US Coins

Roosevelt inaugural medal

When President Franklin D. Roosevelt won his third term, the official inaugural medal, above, quickly sold out, so organizers issued a second version with a “2” placed at the ends of the wreath. The first medal is rarer than the second.

Coin World photography by Ray Wilder.

During a 2012 Christmas visit, my mother presented me with a handful of older U.S. coins. All were familiar to me, except one: a large bronze medal celebrating the Jan. 20, 1941, inaugural of President Franklin D. Roosevelt.

The obverse shows a profile portrait of FDR, and the reverse notes the date of his third inaugural. I would welcome any additional information you can provide about this item.

Chad Snee

Troy, Ohio

As another presidential inaugural approaches, it is fitting that a question about a past inaugural medal should arise.

Franklin Delano Roosevelt was elected to an unprecedented four terms, his tenure eventually leading to passage of the 22nd amendment to the U.S. Constitution, codifying the informal limit, established by precedent, to two terms of service.

By the time of FDR’s presidency, it had become customary for the inaugural committee to commission official inaugural medals to celebrate the occasion. These medals should not be confused with the medals struck and issued by the United States Mint to mark the presidency.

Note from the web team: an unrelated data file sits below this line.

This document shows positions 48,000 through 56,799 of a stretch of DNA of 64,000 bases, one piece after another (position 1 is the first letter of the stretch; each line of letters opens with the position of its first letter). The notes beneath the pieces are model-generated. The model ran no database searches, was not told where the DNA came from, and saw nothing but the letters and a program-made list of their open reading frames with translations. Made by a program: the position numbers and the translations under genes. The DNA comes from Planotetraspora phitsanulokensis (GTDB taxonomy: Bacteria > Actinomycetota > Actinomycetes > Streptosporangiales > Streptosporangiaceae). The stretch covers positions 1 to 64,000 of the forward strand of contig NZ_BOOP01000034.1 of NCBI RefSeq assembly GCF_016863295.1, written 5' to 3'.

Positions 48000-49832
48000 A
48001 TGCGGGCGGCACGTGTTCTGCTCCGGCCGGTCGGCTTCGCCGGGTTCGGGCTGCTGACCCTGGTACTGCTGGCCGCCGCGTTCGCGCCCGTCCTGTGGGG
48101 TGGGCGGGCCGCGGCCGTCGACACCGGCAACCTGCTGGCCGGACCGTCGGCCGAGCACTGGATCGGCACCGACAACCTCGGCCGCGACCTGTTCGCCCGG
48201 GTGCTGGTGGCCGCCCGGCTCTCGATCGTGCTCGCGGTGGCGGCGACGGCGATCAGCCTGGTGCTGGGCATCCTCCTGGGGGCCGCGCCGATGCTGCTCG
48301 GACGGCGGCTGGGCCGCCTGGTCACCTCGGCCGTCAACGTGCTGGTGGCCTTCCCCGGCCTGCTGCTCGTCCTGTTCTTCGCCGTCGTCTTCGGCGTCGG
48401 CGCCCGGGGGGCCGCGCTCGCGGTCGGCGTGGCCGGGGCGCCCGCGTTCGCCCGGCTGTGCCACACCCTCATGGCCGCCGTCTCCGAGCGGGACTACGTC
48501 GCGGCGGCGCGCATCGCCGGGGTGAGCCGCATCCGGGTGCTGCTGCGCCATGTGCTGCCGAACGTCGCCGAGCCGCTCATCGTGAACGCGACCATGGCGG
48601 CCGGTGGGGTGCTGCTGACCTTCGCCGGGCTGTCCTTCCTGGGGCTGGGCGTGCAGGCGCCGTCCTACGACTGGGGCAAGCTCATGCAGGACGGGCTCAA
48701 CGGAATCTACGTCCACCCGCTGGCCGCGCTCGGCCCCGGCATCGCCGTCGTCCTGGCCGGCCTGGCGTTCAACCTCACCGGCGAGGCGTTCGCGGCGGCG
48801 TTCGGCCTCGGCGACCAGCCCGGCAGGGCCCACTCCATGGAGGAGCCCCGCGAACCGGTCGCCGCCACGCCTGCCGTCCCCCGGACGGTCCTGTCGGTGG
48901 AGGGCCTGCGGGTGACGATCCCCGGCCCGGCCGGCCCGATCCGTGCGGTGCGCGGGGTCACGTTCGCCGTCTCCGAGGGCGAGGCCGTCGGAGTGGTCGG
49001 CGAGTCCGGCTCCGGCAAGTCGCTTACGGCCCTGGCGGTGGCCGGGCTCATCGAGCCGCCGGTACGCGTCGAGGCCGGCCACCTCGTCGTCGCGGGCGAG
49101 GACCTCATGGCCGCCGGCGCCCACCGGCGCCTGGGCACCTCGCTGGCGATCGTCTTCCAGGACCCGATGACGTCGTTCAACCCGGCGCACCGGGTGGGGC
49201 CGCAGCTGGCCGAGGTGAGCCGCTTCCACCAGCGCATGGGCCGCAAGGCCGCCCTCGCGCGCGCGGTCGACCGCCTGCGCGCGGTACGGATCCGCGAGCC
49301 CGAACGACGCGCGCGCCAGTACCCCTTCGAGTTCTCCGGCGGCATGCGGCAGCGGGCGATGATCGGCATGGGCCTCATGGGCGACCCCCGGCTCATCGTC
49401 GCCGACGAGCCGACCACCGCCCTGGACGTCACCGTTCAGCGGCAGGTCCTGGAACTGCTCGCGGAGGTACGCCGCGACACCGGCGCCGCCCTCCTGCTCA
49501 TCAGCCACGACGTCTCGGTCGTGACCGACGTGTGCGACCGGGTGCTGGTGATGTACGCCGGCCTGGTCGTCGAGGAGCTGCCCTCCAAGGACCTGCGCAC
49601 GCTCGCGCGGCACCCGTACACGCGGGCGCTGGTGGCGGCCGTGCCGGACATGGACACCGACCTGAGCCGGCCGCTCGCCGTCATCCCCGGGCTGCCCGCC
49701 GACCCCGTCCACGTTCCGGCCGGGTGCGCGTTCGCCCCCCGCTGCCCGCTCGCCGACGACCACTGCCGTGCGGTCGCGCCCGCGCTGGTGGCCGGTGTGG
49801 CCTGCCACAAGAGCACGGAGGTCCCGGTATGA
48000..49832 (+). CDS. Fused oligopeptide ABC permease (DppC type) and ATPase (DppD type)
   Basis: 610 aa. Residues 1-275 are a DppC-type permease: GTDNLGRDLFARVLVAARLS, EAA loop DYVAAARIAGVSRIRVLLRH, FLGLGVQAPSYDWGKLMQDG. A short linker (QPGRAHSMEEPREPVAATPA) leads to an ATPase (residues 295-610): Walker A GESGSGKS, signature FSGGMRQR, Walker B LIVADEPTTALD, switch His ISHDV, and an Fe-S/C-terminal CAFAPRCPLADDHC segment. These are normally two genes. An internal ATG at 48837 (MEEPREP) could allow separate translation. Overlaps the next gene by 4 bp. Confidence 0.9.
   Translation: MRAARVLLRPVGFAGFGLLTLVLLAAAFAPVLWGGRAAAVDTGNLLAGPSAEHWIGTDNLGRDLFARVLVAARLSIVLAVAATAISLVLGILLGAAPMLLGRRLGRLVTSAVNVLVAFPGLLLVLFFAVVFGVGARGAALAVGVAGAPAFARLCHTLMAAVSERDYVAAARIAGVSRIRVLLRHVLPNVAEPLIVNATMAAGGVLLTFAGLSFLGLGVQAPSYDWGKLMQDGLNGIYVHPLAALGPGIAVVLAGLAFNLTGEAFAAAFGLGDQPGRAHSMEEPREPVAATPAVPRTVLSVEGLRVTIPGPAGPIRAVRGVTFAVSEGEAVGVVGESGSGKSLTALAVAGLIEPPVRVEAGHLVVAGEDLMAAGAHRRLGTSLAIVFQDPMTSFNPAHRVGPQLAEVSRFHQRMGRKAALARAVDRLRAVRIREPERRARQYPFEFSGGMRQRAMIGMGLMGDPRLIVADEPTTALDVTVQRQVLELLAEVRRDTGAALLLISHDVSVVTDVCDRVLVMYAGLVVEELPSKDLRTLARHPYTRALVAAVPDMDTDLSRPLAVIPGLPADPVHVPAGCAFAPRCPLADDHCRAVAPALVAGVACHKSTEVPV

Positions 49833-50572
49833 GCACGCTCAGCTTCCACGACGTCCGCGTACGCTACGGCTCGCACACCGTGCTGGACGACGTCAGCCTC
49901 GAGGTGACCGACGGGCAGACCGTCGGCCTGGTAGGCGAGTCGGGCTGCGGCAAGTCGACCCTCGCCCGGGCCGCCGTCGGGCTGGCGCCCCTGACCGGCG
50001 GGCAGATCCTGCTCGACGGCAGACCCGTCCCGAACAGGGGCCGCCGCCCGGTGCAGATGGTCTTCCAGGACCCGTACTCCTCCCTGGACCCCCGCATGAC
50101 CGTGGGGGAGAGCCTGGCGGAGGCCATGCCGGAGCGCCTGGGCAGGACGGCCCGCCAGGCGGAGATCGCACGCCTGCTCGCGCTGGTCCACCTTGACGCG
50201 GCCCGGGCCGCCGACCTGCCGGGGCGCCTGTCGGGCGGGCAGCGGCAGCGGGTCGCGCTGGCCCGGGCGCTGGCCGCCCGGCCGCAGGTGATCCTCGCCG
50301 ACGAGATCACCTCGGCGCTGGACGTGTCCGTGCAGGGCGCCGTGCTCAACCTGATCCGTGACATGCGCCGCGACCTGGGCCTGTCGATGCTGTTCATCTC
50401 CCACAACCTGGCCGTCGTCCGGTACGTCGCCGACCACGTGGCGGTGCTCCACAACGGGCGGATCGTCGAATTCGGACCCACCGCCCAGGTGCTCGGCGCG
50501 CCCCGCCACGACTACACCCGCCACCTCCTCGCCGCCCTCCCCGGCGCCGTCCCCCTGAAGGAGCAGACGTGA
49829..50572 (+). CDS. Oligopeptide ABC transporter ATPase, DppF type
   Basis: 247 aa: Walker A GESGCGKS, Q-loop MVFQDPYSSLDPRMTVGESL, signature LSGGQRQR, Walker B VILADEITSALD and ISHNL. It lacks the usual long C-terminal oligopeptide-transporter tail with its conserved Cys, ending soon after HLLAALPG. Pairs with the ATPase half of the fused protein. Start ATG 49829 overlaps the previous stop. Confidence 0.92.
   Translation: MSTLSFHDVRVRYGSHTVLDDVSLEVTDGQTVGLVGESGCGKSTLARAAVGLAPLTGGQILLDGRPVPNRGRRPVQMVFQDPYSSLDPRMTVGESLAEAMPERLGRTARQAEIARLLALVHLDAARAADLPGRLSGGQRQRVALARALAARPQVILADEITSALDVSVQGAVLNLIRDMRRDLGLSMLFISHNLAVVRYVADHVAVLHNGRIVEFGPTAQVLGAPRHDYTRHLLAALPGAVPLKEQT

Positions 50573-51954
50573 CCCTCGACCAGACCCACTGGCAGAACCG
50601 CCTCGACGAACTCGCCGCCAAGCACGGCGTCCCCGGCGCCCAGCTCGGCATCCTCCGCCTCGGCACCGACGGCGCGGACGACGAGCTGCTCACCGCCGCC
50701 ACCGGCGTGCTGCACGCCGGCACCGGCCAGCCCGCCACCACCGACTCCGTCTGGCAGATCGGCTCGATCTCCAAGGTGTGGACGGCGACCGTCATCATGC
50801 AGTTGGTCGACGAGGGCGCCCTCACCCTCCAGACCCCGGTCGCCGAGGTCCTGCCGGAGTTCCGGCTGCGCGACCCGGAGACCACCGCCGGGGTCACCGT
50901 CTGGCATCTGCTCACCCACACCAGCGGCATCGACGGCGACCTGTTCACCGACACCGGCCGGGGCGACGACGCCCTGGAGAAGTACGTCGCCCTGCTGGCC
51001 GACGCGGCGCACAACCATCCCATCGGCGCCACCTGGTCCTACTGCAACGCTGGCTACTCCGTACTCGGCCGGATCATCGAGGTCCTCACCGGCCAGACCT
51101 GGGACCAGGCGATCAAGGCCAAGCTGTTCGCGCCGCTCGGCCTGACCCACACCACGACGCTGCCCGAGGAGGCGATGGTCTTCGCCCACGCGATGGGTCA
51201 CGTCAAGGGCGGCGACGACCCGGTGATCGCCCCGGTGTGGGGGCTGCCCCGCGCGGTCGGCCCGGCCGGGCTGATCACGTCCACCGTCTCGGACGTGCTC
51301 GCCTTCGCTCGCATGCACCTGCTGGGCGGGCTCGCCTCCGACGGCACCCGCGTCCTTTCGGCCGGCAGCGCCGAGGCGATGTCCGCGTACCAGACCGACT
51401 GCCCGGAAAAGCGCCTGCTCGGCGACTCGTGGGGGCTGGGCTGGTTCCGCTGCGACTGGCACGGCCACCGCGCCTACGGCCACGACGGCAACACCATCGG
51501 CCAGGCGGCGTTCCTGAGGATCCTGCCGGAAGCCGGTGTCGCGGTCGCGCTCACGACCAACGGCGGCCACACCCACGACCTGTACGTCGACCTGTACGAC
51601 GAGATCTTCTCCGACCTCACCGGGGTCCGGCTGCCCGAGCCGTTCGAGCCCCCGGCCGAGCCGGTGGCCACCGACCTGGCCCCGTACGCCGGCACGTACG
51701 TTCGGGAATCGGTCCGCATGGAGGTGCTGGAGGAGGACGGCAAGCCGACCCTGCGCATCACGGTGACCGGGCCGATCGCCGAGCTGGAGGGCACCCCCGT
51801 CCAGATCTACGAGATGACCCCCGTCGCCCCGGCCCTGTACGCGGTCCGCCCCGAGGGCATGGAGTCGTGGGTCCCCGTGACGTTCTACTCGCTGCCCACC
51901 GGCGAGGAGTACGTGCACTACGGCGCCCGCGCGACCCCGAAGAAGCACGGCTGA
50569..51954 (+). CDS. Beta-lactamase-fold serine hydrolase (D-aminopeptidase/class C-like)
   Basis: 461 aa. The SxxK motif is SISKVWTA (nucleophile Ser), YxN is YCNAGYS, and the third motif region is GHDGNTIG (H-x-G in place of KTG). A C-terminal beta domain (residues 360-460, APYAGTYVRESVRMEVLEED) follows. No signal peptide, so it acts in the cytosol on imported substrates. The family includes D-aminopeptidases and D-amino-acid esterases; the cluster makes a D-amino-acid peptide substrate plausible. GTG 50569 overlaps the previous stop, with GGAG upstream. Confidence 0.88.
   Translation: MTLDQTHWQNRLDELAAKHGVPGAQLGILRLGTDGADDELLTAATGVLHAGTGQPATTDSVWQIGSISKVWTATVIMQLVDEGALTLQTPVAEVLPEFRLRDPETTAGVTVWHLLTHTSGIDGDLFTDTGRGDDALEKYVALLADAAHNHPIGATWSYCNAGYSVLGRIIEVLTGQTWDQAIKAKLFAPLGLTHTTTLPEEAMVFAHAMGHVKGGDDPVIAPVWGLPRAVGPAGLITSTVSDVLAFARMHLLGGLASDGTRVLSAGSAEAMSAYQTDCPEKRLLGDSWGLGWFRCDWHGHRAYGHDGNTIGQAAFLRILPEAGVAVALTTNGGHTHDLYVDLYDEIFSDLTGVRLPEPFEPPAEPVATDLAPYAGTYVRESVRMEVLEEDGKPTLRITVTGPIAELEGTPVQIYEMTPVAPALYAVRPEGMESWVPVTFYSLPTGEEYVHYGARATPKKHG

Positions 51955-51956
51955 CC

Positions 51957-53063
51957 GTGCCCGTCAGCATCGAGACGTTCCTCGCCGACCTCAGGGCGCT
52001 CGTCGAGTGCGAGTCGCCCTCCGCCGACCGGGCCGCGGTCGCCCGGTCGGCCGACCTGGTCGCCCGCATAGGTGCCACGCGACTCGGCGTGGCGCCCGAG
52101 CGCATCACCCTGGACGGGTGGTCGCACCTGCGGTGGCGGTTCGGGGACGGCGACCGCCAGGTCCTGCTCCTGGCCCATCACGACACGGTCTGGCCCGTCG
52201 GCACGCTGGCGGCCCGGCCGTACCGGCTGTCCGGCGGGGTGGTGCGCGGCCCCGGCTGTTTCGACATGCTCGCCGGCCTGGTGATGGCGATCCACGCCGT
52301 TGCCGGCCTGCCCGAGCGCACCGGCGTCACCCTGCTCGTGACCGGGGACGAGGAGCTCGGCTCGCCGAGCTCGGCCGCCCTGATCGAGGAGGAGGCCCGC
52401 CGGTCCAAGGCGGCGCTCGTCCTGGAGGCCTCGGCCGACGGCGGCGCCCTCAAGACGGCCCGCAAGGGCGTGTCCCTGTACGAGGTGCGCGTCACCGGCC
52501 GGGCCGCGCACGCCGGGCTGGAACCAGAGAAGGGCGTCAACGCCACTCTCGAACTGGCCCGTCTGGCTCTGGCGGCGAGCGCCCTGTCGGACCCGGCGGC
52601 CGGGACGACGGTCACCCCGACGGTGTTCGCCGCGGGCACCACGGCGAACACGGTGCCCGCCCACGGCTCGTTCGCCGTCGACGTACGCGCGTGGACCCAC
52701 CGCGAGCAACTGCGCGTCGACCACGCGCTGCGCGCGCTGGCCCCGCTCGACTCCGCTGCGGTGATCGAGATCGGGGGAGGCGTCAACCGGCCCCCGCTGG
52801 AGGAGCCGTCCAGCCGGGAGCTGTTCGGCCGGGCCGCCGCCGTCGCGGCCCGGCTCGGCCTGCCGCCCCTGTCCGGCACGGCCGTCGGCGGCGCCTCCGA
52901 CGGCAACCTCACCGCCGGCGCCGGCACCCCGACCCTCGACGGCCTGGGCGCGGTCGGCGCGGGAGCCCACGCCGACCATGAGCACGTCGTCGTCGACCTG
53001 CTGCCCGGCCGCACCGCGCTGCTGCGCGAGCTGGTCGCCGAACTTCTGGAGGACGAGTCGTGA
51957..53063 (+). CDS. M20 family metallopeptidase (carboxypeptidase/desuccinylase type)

The 1941 medals, unusually, were struck at the U.S. Mint with the agency’s design input, thanks to Roosevelt’s friend Nellie Tayloe Ross, director of the U.S. Mint, who was appointed chairman of the medals committee.

The commission enlisted sculptor Jo Davidson to design the obverse, with U.S. Mint chief engraver John Sinnock designing the reverse. Davidson secured last-minute sittings with the president, modeling the portrait’s style after an ancient Syracusan gold coin.

Following lackluster sales for the 1933 and 1937 inaugural medals, Roosevelt directed the committee to make the 1941 medals more affordable, according to The President’s Medal 1789-1977 by Neil MacNeil.

At a price of $1, the medal sold out its mintage of 1,000 the first day of sale, and the committee authorized another 1,000 to be made. A small 2 placed at the open end of the wreath on the reverse distinguishes the second batch. Those too sold out and another 1,000 were authorized, also with the 2 added.

The reader’s example is the scarcer type 1 medal. From the beginning, collectors have paid a premium for the earlier version (an example in nearly similar condition sold in a 2012 auction for $525).

FDR was presented with the unique gold medal, and Davidson and Ross each were authorized to buy one of the two silver medals made.

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